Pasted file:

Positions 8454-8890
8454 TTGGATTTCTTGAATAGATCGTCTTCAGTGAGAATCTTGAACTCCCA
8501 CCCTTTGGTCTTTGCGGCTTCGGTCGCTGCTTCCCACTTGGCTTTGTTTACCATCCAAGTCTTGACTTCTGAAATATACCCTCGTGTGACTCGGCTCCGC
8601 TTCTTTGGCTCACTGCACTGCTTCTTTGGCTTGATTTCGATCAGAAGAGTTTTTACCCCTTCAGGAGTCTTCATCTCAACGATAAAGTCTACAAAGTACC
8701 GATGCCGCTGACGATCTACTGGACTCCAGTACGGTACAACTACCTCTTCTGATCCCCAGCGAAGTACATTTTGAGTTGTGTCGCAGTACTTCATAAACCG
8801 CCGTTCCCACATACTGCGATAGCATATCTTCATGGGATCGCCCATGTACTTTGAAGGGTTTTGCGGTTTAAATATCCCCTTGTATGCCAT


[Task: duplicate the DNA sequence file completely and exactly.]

Positions 8454-8890
8454 TTGGATTTCTTGAATAGATCGTCTTCAGTGAGAATCTTGAACTCCCA
8501 CCCTTTGGTCTTTGCGGCTTCGGTCGCTGCTTCCCACTTGGCTTTGTTTACCATCCAAGTCTTGACTTCTGAAATATACCCTCGTGTGACTCGGCTCCGC
8601 TTCTTTGGCTCACTGCACTGCTTCTTTGGCTTGATTTCGATCAGAAGAGTTTTTACCCCTTCAGGAGTCTTCATCTCAACGATAAAGTCTACAAAGTACC
8701 GATGCCGCTGACGATCTACTGGACTCCAGTACGGTACAACTACCTCTTCTGATCCCCAGCGAAGTACATTTTGAGTTGTGTCGCAGTACTTCATAAACCG
8801 CCGTTCCCACATACTGCGATAGCATATCTTCATGGGATCGCCCATGTACTTTGAAGGGTTTTGCGGTTTAAATATCCCCTTGTATGCCAT